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API Security Weekly: Issue #87

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API Security Weekly: Issue #87

A critical API vulnerability in India’s digital wallet system, Digilocker, exposed personal documents of more than 38 million citizens.

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Vulnerability: Digilocker

A critical API vulnerability in India’s digital wallet system, Digilocker, exposed personal documents of more than 38 million citizens. This app lets you store your key documents, such as driver’s license and national identity card, in digital format instead of carrying the physical documents with you. Ashish Gahlot and Mohesh Mohan have both reported this issue independently of one another.

Both the mobile and the web app of Digilocker use APIs to communicate with the backend. As it often happens with REST APIs, one can find a vulnerability by invoking them in a different sequence than the intended one.

To protect access, the system was meant to send a one-time password (OTP) to the phone number associated with the record and require users to provide their 6-digit personal identification number (PIN). However, Mohan and Gahlot could break into the system by first completing the OTP and logging in with a valid account, but then calling POST /signup/set_pin for a different account. The backend did not verify that the identities match and allowed to reset the PIN and access the documents of the other user.

The vulnerability was swiftly fixed after it was reported. Lessons learned here:

  • Do not rely on your web or mobile UI as the security edge and the surface to enforce scenarios. Attackers will invoke your APIs directly in any sequence they want.
  • Authorization is key. You cannot trust the parameters of API calls.
  • Any OTP, PIN, or password reset API calls should be treated as high security, at the level of scrutiny that you would apply to authentication.

You can read more about BOLA/IDOR vulnerabilities in the API1:2019 — Broken object-level authorization API security encyclopedia article.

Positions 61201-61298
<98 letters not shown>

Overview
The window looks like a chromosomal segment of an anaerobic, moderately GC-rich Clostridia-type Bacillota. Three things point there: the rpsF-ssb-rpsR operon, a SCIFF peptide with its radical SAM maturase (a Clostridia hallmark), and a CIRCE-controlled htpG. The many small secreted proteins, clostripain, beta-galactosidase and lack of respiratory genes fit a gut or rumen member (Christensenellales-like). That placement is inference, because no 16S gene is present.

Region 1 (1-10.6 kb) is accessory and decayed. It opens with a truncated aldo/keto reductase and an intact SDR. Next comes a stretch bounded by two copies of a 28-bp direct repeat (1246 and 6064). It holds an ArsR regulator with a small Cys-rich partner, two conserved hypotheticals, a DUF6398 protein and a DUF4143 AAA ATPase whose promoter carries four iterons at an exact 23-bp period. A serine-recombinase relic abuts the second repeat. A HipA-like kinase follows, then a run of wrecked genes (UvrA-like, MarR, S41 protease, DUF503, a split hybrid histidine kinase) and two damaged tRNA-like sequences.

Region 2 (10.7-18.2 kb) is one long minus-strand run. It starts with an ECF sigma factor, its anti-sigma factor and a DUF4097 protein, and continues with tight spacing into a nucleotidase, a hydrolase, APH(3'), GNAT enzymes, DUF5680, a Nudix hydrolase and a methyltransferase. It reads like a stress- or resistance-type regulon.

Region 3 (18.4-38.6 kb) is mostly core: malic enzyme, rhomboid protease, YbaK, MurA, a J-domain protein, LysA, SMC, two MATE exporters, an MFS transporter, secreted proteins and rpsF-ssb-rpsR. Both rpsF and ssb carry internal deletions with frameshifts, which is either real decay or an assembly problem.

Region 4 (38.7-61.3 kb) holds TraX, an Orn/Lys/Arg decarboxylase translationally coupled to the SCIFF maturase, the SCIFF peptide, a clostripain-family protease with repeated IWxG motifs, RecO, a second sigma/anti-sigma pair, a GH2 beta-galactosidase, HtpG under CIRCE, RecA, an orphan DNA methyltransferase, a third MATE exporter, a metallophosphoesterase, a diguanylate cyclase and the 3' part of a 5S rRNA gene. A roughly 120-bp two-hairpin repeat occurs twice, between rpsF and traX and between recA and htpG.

Vulnerability: Facebook

Facebook has fixed a broken object-level authorization (BOLA, also known as IDOR) API vulnerability that Pouya Darabi reported. The vulnerability allowed attackers to delete any image from any user’s profile.

The culprit here was the recently added Series feature on Facebook for Business (not in the common Facebook) that lets you group your images and videos. If you delete your Series, all content in it is also deleted from Facebook.

On Facebook Creator Studio UI, you can only add content that you own in your Series. However, if you bypassed the UI and called the API behind it directly, you could add images that belonged to other users simply by supplying the object ID of the image as a parameter in the API call.

websockets

Thus, to delete someone else’s images, attackers only had to make an API call to add the image to their Series and then delete the Series.

Although at first, the case looks very different from the Digilocker above, the similarities in the lessons here are obvious:

  • Do not trust the UI to enforce security, attackers just bypass it and go directly for your APIs.
  • You cannot trust any ID parameters supplied in API calls. Or any parameters, for that matter.
  • Authorization needs to be checked on all calls.
  • Even non-sensitive calls need to be handled with caution because they might become part of the scenario that has sensitive operations down the line. Expect there will be human error down the line as your API continues to be developed, and plan for it in advance.

This is not the first time Facebook has API vulnerabilities related to photos. We have covered a previous case, for example, in our issue 46.

Vulnerability: VMWare Cloud Director

VMware has just fixed a code injection vulnerability in its Cloud Director product that allowed unauthorized administrative access.

Researchers from Citadelo experimented with trying different values for different parameters. They noticed that when they supplied ${7*7} as the SMTP server name (obviously not a valid name for a server), the received error response said: String value has invalid format, value: [49].

string format

The fact that the error said 49, not ${7*7} that the researchers had submitted, was an indicator that the backend had a code injection problem. They could then exploit this vulnerability by supplying various Java expressions, accessing various Java classes, and eventually getting full system access.

This is serious because a lot of service providers use VMware Cloud Director, meaning that attackers could get administrative access to a system hosting multiple customers, racking up the impact significantly.

Lessons learned in this one:

  • API inputs cannot be trusted (didn’t we say this already?).
  • Any parameter and API payload schema needs to be strictly defined (type, limits, regular expressions) and enforced.
  • Responses are important, too. They might reveal details that attackers can use in further attacks, as seen here so vividly.

Video: How to Do Recon: API Enumeration

In her latest video, Katie Paxton-Fear demonstrates REST API enumeration/recon and finding endpoints, hidden parameters, and bugs. The demos include Burp, Ffuf, and Arjun. Check it out here.

And if you have not seen Katie’s earlier video on API pentesting, you can watch it in our issue 83.

Topics:
api, api security, apis, cybersecurity, integration, newsletter

Published at DZone with permission of Dmitry Sotnikov , DZone MVB. See the original article here.

Opinions expressed by DZone contributors are their own.

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